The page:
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Vasodilation Not Necessary for Migraine


Researchers are still not entirely certain of the cause of Migraines. The pathophysiology of Migraine is complex, and many theories have come and gone over the years. Improved technology, including imaging technology such as PET scans and fMRI have made it easier to observe a Migraine in progress. Researchers have learned how to use drugs to trigger Migraines, making that research easier to conduct.

For many years, the prevalent theory was the "vascular theory," which was that Migraines occurred due to a fraction of a second of vasoconstriction (constricting or shrinking of blood vessels) followed immediately by vasodilation (the dilation or opening of blood vessels too wide).

The vascular theory of Migraine has gradually lost ground over the years. The week before Thanksgiving, I attended an American Headache Society meeting in Arizona. At that meeting, one of the presentations was Migraine Pathophysiology Update, presented by Dr. Andrew Charles, the Director of the Headache Research and Treatment Program at the David Geffen School of Medicine at UCLA. This presentation included information about dilation of blood vessels and Migraine. Here are some statements from that presentation:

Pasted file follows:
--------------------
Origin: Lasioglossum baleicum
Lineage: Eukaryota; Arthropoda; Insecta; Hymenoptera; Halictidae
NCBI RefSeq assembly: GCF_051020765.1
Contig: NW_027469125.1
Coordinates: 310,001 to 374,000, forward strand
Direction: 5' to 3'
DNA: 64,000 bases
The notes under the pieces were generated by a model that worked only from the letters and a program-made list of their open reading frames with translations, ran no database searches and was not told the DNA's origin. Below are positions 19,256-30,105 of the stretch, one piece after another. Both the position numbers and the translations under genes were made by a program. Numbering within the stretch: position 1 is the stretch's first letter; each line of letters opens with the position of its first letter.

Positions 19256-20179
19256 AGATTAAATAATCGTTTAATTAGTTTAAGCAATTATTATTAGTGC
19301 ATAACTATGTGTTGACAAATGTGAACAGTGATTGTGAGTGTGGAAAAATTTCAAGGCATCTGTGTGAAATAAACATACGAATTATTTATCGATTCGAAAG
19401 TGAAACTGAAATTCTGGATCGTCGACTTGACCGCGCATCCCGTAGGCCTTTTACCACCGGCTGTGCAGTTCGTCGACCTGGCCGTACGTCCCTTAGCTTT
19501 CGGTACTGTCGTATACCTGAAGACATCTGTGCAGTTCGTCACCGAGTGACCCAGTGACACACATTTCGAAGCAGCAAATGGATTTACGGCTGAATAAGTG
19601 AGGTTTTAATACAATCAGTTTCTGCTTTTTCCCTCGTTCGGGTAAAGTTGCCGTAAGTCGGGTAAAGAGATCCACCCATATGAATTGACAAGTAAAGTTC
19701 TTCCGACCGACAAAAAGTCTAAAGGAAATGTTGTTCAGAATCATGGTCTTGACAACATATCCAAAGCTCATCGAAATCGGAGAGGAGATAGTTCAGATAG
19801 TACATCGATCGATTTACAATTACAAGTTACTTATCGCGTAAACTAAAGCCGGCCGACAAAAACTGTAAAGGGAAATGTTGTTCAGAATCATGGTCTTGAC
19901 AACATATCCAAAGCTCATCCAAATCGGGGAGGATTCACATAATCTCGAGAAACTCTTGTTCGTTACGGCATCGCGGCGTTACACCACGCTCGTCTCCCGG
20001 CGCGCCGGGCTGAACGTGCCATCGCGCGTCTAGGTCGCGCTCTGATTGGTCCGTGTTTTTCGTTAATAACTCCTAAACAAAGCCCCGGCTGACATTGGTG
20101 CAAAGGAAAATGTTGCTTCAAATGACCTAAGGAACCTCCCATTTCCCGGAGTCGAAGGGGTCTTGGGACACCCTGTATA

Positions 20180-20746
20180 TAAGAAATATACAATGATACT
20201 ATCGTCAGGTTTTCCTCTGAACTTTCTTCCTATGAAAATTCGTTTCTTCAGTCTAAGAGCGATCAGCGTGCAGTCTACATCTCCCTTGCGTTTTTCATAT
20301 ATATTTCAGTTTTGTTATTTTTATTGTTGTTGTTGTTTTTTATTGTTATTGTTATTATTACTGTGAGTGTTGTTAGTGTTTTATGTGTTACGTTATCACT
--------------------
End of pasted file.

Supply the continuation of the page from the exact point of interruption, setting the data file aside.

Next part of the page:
• Dilation of blood vessels is neither necessary nor sufficient for causing Migraine pain.
  • Cerebral and meningeal blood vessels are not dilated during spontaneous Migraine or Migraine induced by:
    • Nitroglycerin
    • Sildenafil
  • Some drugs that induce significant cerebral vasodilation do not cause Migraine.


  • Vasodilation may occur as part of the disorder, but is not required for Migraine pain.

Summary and comments:

That vasodilation may occur during Migraine, but doesn't always and is not required for Migraine pain is a fact that we need to keep in mind when reading material about Migraines, what occurs when we encounter a trigger, and what's happening in the brain during a Migraine attack. It's also something to keep in mind when talking with doctors.

If you're reading a book, magazine, online content, etc., and it says vasodilation is necessary for Migraine or that Migraines are caused by vasodilation, it's old information.

If your doctor says that vasodilation is necessary for Migraine, your doctor is behind in his training and information. In that case, I'd suggest finding a doctor who is more knowledgeable, In such cases, it may well be time to consult a Migraine specialist.


Charles, Andrew, MD. "Migraine Pathophysiology Update." Presented at the American Headache Society Scottsdale Symposium. November 19, 2010.


Medical review by John Claude Krusz, PhD, MD


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Teri Robert, 2010. Last updated November 29, 2010.


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